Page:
Strongs Lift 5x5

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    Strongs Lift 5x5


    Has any1 done this routine constantly?
    What were your results and physique changes.

    I was reading where people praised this over a split routine....

    What are your thoughts?
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    I haven't followed strong lifts, but I have been following a 5x5 for that past two months and have absolutely been loving it.
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    Quote Originally Posted by CopyCat
    I haven't followed strong lifts, but I have been following a 5x5 for that past two months and have absolutely been loving it.
    What's your 5x5 routine look like/consist of?
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    Quote Originally Posted by AaronJP1

    What's your 5x5 routine look like/consist of?
    I'll write it all down and send it to ya tomorrow man. In a nut shell I lift 4 days a week. Start all lifts 65% of 1RM and progress up each week, deload, add 10lbs to all lifts, rinse and repeat. It's prolly one of my favorite routines that I've done.
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    You've got to understand hypertrophy is depended upon two things: calories and progressive overload. There are no magical workout routines or rep ranges that is going to qualify as "superior" to any other ones. If you are getting stronger every workout and eating enough calories to grow, you are going to witness size and strength increments.

    Stronglifts 5x5 is similar to Mark Rippetoe's starting strength routine and is by far one of the best programs for novice. It contains a well-balanced program with enough volume, frequency and progressive resistance to make significant gains with. If you stick with it and do the program as it is and eat enough to grow as well as abide by the principles, you will witness results.
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    Quote Originally Posted by AaronJP1
    Has any1 done this routine constantly?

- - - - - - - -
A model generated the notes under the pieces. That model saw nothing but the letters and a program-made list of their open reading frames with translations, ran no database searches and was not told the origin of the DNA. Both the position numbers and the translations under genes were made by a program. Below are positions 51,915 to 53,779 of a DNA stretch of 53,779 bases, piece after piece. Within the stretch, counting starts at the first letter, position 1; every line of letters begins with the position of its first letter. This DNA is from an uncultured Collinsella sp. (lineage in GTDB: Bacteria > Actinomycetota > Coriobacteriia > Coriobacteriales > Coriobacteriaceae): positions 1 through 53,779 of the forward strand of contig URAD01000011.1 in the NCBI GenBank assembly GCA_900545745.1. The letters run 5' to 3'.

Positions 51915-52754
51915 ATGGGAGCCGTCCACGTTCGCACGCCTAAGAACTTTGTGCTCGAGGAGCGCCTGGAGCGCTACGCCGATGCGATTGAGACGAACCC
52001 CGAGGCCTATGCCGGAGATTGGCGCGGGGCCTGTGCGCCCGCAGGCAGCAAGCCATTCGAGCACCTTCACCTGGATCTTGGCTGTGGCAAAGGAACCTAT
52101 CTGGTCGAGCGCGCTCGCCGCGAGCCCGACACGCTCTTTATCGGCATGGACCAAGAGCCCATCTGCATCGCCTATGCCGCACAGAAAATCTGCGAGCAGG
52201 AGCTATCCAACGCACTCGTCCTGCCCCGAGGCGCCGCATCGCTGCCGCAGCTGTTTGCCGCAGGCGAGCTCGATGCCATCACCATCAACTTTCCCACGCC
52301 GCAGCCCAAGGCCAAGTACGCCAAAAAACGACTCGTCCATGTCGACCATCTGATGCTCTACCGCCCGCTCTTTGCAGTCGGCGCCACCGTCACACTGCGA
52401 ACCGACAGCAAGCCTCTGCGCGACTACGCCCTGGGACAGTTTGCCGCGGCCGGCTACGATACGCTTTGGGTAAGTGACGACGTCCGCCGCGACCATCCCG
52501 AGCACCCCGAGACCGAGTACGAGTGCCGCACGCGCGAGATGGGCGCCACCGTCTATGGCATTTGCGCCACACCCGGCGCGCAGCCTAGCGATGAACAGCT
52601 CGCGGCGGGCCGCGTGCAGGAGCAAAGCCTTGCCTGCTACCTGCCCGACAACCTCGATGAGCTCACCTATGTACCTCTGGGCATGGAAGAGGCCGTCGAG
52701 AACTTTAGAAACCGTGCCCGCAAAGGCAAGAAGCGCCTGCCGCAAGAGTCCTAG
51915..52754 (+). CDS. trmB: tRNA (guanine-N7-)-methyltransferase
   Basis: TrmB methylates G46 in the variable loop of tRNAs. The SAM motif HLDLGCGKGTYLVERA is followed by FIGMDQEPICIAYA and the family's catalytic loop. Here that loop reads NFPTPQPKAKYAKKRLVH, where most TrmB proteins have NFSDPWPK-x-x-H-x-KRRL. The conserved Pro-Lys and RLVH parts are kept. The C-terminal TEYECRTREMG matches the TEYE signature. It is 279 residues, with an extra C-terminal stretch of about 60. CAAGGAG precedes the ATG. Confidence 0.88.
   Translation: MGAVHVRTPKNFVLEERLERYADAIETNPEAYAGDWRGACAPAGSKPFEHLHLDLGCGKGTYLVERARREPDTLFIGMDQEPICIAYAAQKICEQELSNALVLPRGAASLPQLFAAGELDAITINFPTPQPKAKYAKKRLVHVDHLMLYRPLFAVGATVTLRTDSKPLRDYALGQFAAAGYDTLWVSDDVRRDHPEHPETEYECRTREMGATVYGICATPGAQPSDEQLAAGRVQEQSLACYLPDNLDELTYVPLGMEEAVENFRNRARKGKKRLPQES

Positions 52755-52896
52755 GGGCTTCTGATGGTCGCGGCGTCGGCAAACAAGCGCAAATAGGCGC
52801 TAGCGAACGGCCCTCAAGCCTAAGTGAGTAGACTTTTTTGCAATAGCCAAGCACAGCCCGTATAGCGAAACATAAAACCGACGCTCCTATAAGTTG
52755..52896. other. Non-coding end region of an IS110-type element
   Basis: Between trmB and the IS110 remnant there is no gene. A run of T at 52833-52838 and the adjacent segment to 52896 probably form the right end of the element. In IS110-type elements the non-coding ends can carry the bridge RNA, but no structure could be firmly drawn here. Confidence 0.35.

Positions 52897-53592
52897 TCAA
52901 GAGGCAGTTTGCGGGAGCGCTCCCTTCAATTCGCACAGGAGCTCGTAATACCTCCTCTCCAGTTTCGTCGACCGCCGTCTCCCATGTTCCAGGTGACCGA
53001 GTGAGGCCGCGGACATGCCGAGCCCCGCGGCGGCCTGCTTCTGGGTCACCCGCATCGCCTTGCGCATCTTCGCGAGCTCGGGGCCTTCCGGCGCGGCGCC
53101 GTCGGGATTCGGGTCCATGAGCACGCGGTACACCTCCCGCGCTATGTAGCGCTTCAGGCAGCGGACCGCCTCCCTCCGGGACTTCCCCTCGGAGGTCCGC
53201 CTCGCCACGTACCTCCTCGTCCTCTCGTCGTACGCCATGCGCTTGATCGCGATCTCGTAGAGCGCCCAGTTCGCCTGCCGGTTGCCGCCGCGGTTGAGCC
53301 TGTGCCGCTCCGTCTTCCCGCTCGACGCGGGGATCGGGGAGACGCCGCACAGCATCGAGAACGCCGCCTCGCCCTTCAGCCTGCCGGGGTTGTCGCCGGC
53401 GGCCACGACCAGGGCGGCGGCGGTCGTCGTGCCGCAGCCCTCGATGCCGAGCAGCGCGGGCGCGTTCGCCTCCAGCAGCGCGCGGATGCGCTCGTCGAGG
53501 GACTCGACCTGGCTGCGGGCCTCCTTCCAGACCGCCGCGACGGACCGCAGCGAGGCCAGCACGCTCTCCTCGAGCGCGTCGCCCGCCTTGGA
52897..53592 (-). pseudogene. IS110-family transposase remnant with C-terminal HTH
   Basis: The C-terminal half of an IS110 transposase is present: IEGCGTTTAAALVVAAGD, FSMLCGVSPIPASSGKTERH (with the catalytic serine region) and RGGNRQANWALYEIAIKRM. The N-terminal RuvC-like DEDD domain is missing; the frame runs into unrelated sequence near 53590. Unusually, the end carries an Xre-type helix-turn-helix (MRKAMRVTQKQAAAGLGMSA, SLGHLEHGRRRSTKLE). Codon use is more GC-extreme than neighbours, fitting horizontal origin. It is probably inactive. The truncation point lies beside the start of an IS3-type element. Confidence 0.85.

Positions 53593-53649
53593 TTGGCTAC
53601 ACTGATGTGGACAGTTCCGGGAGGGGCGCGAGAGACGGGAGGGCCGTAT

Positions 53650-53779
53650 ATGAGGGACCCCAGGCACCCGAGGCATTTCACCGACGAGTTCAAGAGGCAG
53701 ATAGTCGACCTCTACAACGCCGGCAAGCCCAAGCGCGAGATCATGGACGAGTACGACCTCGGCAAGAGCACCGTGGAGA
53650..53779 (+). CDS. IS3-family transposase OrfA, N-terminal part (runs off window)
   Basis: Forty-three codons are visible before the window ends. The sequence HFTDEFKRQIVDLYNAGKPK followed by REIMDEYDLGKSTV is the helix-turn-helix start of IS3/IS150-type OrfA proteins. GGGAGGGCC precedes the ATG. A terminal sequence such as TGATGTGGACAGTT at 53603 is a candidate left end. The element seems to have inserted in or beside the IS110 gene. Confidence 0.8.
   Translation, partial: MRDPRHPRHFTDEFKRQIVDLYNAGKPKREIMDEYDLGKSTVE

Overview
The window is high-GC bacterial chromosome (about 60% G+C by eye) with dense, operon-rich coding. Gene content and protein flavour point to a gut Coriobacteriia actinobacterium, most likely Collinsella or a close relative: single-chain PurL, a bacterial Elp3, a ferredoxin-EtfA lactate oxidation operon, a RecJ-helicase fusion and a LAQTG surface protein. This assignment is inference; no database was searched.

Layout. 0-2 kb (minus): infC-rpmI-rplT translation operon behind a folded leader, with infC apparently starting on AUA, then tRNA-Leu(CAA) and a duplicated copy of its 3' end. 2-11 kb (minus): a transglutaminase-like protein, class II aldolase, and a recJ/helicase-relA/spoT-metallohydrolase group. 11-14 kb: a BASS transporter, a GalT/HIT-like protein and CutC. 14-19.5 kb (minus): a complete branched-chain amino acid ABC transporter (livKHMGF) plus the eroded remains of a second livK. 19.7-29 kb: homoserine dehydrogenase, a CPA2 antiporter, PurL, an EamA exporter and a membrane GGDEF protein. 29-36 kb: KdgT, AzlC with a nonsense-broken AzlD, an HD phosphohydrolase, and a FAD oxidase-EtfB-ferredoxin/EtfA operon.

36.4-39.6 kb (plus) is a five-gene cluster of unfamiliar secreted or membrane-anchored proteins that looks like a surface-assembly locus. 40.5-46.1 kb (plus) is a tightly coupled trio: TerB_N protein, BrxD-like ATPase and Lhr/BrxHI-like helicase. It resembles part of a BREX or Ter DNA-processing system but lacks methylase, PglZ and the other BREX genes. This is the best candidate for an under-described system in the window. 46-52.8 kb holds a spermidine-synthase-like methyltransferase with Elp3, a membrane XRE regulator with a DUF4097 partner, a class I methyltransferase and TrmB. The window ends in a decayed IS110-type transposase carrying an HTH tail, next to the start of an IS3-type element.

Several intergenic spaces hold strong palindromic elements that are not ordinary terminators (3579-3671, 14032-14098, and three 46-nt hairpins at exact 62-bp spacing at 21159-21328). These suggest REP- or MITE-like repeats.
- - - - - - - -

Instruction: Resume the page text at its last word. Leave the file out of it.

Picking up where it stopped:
What were your results and physique changes.

    I was reading where people praised this over a split routine....

    What are your thoughts?
    I did stronglifts a bit over a year ago and I had great results. I put on, easily, a 100 lbs to my squat, and at lest a solid 25 on the other compound movements the program uses.

    The spreadsheet on the SL website is great and easy to follow also--there is also an iPhone app for it.

    Give it a go--you won't be disappointed!
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    Quote Originally Posted by lboston

    I did stronglifts a bit over a year ago and I had great results. I put on, easily, a 100 lbs to my squat, and at lest a solid 25 on the other compound movements the program uses.

    The spreadsheet on the SL website is great and easy to follow also--there is also an iPhone app for it.

    Give it a go--you won't be disappointed!
    Sweet.
    Yeah I think I lost focus of deads, squats and compound movements.
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    Just sent my 5x5 to you via PM.
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    Quote Originally Posted by CopyCat View Post
    Just sent my 5x5 to you via PM.
    CopyCat could you shoot me a copy of your workout as well. I'm looking for something to move on to and would like some ideas. Was interested in SL5x5 but a buddy is trying to get me into 5/3/1...

    Thx,

    Dave
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    Quote Originally Posted by DJBeanPole

    CopyCat could you shoot me a copy of your workout as well. I'm looking for something to move on to and would like some ideas. Was interested in SL5x5 but a buddy is trying to get me into 5/3/1...

    Thx,

    Dave
    I'll shoot it off to you when I get home from work.
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    Quote Originally Posted by DJBeanPole

    CopyCat could you shoot me a copy of your workout as well. I'm looking for something to move on to and would like some ideas. Was interested in SL5x5 but a buddy is trying to get me into 5/3/1...

    Thx,

    Dave
    5/3/1 is a great strength program as well.
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    Quote Originally Posted by DJBeanPole

    CopyCat could you shoot me a copy of your workout as well. I'm looking for something to move on to and would like some ideas. Was interested in SL5x5 but a buddy is trying to get me into 5/3/1...

    Thx,

    Dave
    Just sent it.
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    I have a question about Stronglifts:

    On page 62 of the PDF, in the section called "I Don't Have a Spotter" it says:

    Note that you do not need a spotter on the Press/Deadlift, nor should you be doing these lifts inside the rack. On the Press, you return the bar on your chest then to the floor.

    But it doesn't say anything about the Bench Press, and this would be the one exercise in which I would want a spotter. What's the best way to manage the Bench in Stronglifts without a spotter?
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    You could use a power rack. But honestly dude, I'd be more concerned about doing squats without a spotter. Either way, you can do squats and bench press both inside a power rack safely.